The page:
May is a month of transition – the entry point into summer, a month of emergence and preparation. I spent this month preparing for summer planting, harvesting huge fists of garlic and pulling up spent sprouts, fighting off the burrowing pests that are trying to get under the house ahead of the heat.
Other than The Thirty Names of Night by Zeyn Joukhadar (which some of you have been reading with me!), here are the books that caught me the most this month:
by Emma Lord
When Abby signs up for a DNA service, it's mainly to give her friend and secret love interest, Leo, a nudge. After all, she knows who she is already: Avid photographer. Injury-prone tree climber. Best friend to Leo and Connie.
But she didn't know she's a younger sister.
When the DNA service reveals Abby has a secret sister, shimmery-haired Instagram star Savannah Tully, it's hard to believe they're from the same planet, never mind the same parents -- especially considering Savannah, queen of green smoothies, is only a year and a half older than Abby herself. The logical course of action? Meet up at summer camp (obviously) and figure out why Abby's parents gave Savvy up for adoption.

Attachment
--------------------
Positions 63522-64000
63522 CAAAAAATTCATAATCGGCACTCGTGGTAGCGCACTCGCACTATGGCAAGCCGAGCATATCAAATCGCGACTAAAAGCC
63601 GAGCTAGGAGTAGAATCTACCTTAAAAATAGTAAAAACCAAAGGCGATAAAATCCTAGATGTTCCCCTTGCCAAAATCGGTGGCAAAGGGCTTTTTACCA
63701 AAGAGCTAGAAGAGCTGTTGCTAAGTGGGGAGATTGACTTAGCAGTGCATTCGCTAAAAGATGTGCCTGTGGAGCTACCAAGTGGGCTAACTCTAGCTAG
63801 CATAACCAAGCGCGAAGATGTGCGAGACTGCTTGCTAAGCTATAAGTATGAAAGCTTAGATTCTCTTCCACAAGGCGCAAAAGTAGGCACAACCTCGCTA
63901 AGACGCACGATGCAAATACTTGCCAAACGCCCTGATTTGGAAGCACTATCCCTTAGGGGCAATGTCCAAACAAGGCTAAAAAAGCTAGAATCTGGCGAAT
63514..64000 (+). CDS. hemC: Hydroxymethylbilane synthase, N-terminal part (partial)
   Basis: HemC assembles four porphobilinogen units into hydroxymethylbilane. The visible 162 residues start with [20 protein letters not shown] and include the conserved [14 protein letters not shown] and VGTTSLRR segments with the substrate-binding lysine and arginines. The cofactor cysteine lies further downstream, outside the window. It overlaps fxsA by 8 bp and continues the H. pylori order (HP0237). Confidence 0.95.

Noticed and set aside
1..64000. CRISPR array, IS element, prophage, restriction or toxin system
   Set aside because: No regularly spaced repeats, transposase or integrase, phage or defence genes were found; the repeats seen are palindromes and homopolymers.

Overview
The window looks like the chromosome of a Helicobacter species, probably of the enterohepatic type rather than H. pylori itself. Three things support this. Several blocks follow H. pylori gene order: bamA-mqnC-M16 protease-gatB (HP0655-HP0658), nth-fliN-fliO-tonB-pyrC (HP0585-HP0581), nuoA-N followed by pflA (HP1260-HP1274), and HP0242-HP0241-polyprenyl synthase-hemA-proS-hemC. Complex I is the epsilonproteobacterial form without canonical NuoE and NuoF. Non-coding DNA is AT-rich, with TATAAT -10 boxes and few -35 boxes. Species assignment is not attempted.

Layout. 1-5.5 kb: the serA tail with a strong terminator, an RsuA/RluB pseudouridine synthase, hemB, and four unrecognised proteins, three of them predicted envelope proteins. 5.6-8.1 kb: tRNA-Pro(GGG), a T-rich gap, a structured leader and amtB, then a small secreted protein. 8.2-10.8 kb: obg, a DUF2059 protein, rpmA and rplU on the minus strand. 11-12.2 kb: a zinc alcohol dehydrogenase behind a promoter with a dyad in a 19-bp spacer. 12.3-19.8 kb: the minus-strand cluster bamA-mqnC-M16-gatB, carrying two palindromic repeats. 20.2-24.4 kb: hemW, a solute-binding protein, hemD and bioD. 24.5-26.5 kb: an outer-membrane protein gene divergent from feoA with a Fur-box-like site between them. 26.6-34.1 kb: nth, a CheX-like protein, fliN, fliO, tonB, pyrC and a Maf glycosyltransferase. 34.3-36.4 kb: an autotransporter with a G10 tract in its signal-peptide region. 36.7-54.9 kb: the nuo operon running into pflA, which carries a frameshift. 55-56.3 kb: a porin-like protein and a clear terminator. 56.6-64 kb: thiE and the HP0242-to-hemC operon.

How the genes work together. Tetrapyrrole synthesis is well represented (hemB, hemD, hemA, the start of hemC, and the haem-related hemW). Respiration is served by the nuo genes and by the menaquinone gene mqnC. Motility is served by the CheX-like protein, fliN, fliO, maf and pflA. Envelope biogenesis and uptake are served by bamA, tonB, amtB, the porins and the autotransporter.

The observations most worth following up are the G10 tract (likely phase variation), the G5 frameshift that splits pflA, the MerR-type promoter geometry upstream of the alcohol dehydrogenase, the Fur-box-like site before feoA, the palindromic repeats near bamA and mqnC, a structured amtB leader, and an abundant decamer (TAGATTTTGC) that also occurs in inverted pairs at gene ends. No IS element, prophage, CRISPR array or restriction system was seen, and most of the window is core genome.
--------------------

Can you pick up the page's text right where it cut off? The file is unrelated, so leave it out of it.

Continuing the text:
This is the book that broke me out of a little reading slump I'd been in. It's a book where the answers aren't easy and the consequences are real. You Have a Match takes a classic concept – sisters reunited, trying to figure out why they never knew each other in the first place – and anchors it firmly in the real world, where people are dishonest for good reasons just as often as they're dishonest for bad reasons. The characters are beautifully-drawn, nuanced and realistic in their flaws. I loved this book and I think you will, too.
Complex, thoughtful, dynamic.
by Alexis Hall
Following the recipe is the key to a successful bake. Rosaline Palmer has always lived by those rules – well, except for when she dropped out of college to raise her daughter, Amelie. Now, with a paycheck as useful as greaseproof paper and a house crumbling faster than biscuits in tea, she's teetering on the edge of financial disaster. But where there's a whisk there's a way... and Rosaline has just landed a spot on the nation's most beloved baking show.
Winning the prize money would give her daughter the life she deserves – and Rosaline is determined to stick to the instructions. However, more than collapsing trifles stand between Rosaline and sweet, sweet victory. Suave, well-educated, and parent-approved Alain Pope knows all the right moves to sweep her off her feet, but it's shy electrician Harry Dobson who makes Rosaline question her long-held beliefs--about herself, her family, and her desires.
I read this one in a day. It moves fast – the pacing mirrors that of the fictional baking show, which clearly parallels the also-bingeable Great British Baking Show. This book does a simply lovely job of delivering a satisfying narrative with moments of heartfelt complexity, including subtle – and not-so-subtle – explorations of consent, personhood, mental illness, and identity. Also, this book features my very favorite thing: a weird girl who is just a little too smart for her own good.